The large customers are a completely different animal because they are so economically driven as opposed to related to energy efficiency or conservation. And so the whole purpose of decoupling is to address the disincentive of us putting in energy efficiency with our customers. And those customers are minimally impacted by energy efficiency, but more impacted by the economy.

But again, the decoupling proposal is really to address the disincentive of promoting energy efficiency. So, it’s really hard for us to argue that that large class ought to go into the decoupling mechanism. It’s pretty much what we’ve agreed to. And I think that the challenge for us is when we have significant change in large customers, the way we have to address that is by filing a general rate case, which we’re doing for 2011.

Gavin Tam – Macquarie

Okay, thanks.

Jim Piro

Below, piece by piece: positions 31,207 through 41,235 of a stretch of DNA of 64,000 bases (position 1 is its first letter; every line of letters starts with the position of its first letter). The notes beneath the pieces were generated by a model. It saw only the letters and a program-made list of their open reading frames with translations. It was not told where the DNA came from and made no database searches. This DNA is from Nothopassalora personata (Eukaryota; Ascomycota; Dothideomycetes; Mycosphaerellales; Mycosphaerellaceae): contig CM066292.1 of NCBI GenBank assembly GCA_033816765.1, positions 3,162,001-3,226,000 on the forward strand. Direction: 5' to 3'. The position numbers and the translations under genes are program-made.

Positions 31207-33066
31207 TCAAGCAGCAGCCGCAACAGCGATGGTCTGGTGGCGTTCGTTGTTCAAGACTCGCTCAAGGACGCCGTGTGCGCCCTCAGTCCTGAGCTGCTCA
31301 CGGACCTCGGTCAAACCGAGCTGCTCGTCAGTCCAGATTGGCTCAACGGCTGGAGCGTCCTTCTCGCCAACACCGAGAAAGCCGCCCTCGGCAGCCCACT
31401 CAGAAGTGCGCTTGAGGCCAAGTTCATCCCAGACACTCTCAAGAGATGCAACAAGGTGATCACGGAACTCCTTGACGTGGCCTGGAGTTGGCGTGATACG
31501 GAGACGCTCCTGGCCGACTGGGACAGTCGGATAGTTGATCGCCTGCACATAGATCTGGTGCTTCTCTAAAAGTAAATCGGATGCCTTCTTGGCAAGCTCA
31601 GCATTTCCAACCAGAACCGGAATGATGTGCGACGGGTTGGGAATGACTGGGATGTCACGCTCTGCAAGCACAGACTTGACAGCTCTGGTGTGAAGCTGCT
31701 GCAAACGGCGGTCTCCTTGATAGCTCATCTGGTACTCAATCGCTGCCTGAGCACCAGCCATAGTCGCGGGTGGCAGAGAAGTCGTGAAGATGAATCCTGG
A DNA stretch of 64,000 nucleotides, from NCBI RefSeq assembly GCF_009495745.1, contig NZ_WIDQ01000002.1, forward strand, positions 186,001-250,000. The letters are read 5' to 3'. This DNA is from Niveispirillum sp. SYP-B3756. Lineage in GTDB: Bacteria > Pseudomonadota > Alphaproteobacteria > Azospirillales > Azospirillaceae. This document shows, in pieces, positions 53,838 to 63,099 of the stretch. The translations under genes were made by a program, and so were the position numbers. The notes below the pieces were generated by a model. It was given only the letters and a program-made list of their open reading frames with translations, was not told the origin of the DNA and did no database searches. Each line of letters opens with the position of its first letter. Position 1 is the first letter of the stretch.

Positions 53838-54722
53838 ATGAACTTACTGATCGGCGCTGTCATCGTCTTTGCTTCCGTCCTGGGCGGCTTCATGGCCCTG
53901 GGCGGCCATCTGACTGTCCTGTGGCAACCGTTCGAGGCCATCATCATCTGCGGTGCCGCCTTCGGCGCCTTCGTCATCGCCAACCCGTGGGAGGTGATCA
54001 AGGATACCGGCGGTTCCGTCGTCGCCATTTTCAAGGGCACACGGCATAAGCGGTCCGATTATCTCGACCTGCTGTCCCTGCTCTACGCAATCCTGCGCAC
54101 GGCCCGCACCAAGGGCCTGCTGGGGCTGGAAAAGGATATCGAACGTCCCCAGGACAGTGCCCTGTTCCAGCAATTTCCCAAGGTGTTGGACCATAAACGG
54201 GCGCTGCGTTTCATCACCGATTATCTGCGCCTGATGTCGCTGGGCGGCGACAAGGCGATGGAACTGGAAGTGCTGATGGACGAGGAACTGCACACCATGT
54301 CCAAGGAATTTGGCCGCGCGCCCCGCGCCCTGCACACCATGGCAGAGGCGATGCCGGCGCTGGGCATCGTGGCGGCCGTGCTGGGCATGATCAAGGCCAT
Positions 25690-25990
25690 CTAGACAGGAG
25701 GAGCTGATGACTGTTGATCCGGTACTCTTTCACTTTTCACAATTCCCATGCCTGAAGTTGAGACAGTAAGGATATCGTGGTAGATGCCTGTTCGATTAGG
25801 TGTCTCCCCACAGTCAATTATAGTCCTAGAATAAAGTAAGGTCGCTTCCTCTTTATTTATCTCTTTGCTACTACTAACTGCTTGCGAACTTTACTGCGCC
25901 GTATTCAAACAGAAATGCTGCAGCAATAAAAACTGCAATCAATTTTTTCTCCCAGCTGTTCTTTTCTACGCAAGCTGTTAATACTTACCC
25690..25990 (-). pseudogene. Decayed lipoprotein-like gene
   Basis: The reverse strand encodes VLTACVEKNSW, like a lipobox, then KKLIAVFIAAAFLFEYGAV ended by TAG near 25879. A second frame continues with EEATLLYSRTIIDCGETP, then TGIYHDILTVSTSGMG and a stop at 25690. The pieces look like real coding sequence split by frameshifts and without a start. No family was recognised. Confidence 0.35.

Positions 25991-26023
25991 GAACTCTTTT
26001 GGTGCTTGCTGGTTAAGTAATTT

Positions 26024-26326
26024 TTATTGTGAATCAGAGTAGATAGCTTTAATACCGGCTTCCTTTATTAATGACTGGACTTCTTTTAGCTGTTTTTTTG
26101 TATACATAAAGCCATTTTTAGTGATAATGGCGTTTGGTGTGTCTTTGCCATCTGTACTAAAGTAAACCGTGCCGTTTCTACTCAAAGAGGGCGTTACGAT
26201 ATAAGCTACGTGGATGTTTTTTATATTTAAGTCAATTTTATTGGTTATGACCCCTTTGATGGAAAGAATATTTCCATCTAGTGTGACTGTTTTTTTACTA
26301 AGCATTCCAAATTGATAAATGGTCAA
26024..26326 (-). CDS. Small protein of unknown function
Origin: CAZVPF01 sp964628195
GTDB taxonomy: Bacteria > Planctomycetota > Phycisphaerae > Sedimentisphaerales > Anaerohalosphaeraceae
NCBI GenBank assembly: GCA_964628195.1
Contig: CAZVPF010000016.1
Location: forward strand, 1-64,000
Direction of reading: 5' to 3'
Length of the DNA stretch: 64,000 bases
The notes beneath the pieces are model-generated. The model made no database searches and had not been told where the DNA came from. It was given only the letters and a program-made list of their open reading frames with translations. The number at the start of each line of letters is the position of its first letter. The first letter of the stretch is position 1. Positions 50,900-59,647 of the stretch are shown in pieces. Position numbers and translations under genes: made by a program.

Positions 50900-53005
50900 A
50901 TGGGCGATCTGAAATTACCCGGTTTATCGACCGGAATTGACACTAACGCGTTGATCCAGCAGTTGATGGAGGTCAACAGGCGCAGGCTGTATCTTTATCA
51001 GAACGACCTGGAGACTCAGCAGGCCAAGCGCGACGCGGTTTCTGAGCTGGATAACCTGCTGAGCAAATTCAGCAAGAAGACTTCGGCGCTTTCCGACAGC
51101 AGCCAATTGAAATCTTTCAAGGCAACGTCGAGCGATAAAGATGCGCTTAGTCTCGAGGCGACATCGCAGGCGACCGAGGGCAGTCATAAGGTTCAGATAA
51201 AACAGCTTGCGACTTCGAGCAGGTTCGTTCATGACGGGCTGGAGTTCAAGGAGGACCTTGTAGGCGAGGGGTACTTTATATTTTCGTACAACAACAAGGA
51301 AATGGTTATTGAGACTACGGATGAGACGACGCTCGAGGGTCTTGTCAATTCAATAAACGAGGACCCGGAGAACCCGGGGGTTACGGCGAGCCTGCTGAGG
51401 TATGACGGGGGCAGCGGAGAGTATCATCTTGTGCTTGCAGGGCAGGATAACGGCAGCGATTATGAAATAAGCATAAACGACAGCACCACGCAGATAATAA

Thanks, Gavin.

Operator

And your next question comes from the line of John Ali [ph] with Decade Capital.

John Ali – Decade Capital

Good morning, guys. Just a quick question, if you could go over the pension accounting treatment that you requested. Is there going to be any movement on that, has there been?

Maria Pope

Sure. In December, we filed a deferral order related to the expense of $3.7 million that we’re anticipating in 2010. And then in the rate case, we filed a request to recover not only the income statement or FAS 87 expense, but also the cost of funding additional dollars as required by the Pension Protection Act. And that for 2011 would be $19 million; '12 would be $18 million and then '13 would be about $16 million, declining to about $6 million and de minimis after that.

John Ali – Decade Capital

So for 2010, is that baked into guidance?

Maria Pope

Yes, that is.

John Ali – Decade Capital

So if that doesn’t happen, is there further downside?

Maria Pope

It’s within our range.